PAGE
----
Generally, softer grips tend to show wear more quickly than firm grips, but the Wrap-Tech broke in nicely after a couple rounds and showed very few early signs of wear. The only maintenance required on these is a quick wipe down with a damp towel after each use — or if you’re up for it, try the Lamkin Grip Wipes.

If you’re a player thirsting for maximum tack with minimum grip pressure, the Wrap-Tech is going to be as good, if not better than anything else in the $5-per-grip price range.

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Odds and Ends

  • If you want the same grip of Justin Rose, Brandt Snedeker or Keegan Bradley — or you want to play tour-authentic Lamkin ribbed grips — they can be ordered directly from the Tour Van section of Lamkin’s website.
  • Be sure to get fit for your grips. Most Lamkin standard grips have a core diameter of 0.580 inches, meaning they’ll play slightly larger than grips with a 0.600-inch diameter.
  • Grips don’t last forever. Change your grips each year, or every 30-40 rounds — whichever comes first.
  • If you can make Hamburger Helper, you can re-grip your own clubs. Check out this link to see how easy it is!

The Takeaway

Lamkin claims to have “the perfect grip for every golfer.” The company’s not wrong, and if you haven’t looked their way in the past, you’ll be pleasantly surprised by the current quality, price and selection.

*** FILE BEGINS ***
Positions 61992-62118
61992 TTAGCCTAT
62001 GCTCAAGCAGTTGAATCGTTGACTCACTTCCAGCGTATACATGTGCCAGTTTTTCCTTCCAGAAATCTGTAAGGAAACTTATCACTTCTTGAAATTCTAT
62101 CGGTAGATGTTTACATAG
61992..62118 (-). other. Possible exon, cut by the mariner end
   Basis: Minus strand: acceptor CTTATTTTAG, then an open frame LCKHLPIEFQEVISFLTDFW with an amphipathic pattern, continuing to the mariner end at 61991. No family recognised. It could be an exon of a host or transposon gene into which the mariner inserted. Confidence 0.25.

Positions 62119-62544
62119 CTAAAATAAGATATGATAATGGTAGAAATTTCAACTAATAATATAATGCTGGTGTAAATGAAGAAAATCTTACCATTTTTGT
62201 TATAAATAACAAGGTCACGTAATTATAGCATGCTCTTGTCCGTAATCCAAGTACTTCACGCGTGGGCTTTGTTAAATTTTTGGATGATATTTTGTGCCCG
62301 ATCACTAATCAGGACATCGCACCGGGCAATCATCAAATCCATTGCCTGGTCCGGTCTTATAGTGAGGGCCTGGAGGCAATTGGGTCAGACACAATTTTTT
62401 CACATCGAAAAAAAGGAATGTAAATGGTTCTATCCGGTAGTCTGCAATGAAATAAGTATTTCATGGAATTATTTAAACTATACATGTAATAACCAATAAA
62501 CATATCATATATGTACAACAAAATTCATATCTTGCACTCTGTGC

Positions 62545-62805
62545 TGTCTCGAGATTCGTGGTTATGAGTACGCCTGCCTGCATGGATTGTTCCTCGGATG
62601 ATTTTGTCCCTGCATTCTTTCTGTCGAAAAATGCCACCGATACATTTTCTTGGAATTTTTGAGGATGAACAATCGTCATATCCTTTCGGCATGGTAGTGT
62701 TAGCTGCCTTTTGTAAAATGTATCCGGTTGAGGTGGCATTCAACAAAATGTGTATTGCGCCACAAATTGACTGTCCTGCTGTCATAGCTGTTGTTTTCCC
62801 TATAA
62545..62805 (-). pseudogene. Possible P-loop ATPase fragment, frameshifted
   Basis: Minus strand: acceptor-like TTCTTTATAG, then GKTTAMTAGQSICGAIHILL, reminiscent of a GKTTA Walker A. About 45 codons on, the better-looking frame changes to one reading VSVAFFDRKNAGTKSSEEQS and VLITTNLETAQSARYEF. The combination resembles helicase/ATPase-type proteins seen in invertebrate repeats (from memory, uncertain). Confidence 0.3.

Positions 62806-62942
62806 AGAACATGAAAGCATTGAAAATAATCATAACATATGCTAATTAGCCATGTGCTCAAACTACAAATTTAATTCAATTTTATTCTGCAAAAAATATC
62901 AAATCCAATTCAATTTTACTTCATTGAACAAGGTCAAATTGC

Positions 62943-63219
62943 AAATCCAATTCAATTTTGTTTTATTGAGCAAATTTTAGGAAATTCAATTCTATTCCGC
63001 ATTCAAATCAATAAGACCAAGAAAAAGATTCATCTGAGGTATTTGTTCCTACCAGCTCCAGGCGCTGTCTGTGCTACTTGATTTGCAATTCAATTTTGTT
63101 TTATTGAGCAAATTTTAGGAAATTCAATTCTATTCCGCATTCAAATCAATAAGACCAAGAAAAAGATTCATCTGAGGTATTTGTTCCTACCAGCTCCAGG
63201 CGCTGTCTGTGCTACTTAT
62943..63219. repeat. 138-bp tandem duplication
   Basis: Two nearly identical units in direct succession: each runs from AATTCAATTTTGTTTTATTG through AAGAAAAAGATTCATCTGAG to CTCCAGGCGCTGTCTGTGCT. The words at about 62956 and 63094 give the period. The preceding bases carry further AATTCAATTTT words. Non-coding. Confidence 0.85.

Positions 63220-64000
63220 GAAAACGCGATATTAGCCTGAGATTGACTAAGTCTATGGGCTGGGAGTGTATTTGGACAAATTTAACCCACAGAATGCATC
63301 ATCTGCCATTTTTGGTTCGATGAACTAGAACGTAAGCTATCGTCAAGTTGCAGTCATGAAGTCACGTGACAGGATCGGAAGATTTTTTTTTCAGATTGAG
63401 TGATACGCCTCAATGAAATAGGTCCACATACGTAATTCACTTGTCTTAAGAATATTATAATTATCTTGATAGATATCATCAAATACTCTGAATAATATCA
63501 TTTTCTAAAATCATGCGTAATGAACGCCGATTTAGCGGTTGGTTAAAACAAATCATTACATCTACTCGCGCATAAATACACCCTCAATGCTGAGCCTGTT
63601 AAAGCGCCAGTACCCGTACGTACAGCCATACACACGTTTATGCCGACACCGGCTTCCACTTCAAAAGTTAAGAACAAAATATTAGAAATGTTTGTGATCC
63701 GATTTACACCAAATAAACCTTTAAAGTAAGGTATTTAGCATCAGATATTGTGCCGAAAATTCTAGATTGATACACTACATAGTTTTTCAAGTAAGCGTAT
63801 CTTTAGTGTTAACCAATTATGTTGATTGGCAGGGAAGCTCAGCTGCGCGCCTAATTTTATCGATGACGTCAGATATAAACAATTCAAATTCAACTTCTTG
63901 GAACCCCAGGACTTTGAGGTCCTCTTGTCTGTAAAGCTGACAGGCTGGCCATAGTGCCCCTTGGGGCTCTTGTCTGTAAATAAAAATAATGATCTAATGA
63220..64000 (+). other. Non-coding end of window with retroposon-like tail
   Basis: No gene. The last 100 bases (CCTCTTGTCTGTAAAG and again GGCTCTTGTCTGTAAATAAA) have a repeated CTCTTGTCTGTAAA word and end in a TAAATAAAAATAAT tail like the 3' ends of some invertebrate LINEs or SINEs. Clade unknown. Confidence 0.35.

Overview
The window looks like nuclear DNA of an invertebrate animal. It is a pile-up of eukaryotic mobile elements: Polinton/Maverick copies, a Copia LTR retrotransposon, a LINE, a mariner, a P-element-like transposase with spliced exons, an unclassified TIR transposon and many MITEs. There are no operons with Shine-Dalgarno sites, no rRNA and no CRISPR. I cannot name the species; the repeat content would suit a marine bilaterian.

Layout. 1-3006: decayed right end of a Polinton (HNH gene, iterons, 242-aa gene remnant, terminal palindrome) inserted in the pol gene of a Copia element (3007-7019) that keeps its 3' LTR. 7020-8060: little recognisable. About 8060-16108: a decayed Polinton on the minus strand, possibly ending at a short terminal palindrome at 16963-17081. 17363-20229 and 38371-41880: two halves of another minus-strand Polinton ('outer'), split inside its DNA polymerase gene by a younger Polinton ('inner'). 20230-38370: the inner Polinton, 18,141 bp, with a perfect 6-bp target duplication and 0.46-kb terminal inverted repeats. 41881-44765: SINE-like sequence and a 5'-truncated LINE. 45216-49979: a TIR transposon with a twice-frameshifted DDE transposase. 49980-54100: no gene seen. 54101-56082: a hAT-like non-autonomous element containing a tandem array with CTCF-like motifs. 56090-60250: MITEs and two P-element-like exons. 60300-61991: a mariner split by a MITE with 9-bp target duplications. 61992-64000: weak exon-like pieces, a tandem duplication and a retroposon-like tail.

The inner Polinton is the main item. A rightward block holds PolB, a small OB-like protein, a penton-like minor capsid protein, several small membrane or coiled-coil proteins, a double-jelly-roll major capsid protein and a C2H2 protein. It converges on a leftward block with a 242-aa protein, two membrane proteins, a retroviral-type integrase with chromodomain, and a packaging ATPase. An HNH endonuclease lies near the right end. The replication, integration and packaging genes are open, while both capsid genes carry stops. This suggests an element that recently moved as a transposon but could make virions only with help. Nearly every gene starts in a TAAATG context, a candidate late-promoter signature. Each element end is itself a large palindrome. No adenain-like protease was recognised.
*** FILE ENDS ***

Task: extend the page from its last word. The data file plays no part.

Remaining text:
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I didn't grow up playing golf. I wasn't that lucky. But somehow the game found me and I've been smitten ever since. Like many of you, I'm a bit enthusiastic for all things golf and have a spouse which finds this "enthusiasm" borderline ridiculous. I've been told golf requires someone who strives for perfection, but realizes the futility of this approach. You have to love the journey more than the result and relish in frustration and imperfection. As a teacher and coach, I spend my days working with amazing middle school and high school student athletes teaching them to think, dream and hope. And just when they start to feel really good about themselves, I hand them a golf club!



  1. webbstar

    May 30, 2015 at 2:58 pm

    I have used the tour wrap bct full cords for years but they were discontinued a few years back. (unless your name is henrik stenson)